I take WC back to bed. He asks if he can skip getting ready in the morning. And I agree that we don’t have issues with getting out of the house in the morning. Since, we have that down pat, I tell him he can move to class. But, I also say that I think it’s okay if he just gives his brain a rest and go on to sleep. On the positive side, he was attempting to do the exercise on his own. I was afraid he’d balk at it. On the downside, at the moment, he can’t even visualize himself finishing his class work.

Note to self: start smaller next time.

In a move that I should have done months ago, I emailed his teacher. I explained to her what he’d been saying to me. I wanted to find out how accurate his perception of the situation was. She didn’t send home unfinished class work, so is he really lagging behind in it. And, in her reply he does have focus issues. It hadn’t affected his grades but she worried that as things get harder that will change. And she doesn’t send his work home because she doesn’t want to stress him out anymore. She would prefer that we just do his regular homework. So as of now, I have a meeting with her and the school guidance counselor next Wednesday to discuss his issues and what we can do to help.

I’m not abandoning the visualization technique. I’d like to try it again with him soon. And just limit what I ask him to think about.

Tuesday, February 15, 2011

After the Storm

The other day, I had an explosion. Shortly after this explosion, I had an epiphany. Of all things it began while WC filled out his valentine cards for his class party. There are 18 kids and we had 16 valentines. So I asked him, “We have 16 valentines and there are 18 in your class. How many more valentines do we need?” It isn’t question that is beyond his capabilities. I genuinely expected an answer back rather quickly. And was floored when he began to stutter and grow frustrated with me. His immediate reaction was that he didn’t know and there’s no way he could possibly figure out such a complicated question.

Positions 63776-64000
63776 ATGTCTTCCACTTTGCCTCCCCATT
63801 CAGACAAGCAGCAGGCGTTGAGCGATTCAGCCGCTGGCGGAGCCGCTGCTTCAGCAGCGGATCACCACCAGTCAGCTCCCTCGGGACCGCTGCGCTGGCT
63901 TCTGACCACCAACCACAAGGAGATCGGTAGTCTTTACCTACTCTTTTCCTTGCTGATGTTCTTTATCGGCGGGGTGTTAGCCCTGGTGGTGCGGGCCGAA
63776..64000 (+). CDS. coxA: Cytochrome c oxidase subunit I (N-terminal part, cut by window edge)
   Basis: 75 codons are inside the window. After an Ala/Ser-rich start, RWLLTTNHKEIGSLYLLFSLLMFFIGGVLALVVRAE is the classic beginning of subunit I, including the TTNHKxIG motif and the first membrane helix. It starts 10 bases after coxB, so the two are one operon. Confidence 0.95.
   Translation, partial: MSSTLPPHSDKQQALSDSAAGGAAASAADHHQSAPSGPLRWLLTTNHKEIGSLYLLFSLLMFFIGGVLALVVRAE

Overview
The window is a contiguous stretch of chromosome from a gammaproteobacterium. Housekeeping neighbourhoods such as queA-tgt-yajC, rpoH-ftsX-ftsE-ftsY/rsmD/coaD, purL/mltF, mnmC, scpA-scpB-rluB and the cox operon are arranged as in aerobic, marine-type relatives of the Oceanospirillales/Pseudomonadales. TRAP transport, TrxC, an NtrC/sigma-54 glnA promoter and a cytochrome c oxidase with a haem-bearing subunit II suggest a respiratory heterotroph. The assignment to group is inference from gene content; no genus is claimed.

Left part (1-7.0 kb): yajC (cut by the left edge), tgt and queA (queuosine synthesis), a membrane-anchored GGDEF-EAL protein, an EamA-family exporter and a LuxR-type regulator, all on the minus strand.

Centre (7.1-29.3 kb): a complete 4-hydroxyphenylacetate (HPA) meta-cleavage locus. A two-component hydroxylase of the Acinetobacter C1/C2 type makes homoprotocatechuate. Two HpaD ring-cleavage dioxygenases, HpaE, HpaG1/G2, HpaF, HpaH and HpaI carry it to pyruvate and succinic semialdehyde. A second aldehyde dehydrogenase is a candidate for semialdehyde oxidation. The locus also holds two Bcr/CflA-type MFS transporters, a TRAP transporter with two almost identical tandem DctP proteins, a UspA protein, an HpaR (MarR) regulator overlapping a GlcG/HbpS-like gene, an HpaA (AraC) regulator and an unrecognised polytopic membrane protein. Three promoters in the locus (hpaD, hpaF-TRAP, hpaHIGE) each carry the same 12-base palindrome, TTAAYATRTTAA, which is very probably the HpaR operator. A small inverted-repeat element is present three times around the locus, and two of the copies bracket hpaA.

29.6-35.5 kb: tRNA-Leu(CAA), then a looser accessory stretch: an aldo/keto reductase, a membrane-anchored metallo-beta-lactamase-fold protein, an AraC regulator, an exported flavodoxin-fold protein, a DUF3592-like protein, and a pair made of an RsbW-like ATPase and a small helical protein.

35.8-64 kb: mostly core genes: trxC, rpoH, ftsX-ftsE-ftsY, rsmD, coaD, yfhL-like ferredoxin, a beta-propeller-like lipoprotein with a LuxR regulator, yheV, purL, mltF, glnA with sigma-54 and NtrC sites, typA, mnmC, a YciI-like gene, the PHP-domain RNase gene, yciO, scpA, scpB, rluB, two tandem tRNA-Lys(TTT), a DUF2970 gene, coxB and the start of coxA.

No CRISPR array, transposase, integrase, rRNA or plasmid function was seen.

I attempted to clarify the question. No go. I asked him to count from 16 to 18. He started at one. I tried to correct him to start with 16. Next thing I know we are in a shouting match and I pop him in the mouth with an open hand for screaming at me. This silences him, of course. And in anger, I unload on him just how frustrated I am with his issues. How I don’t understand that he can’t see how smart and wonderful he is. I will not narrate my entire rant. It was not my finest moment in life. But, when I was done, I knew that I was in the wrong. What I had done would not help his self esteem issues. Even though I can’t figure out where they initially came from- it doesn’t matter. It was my frustration in my inability to help him. It was my frustration at how much of my own childhood lack of self esteem that I see in this child.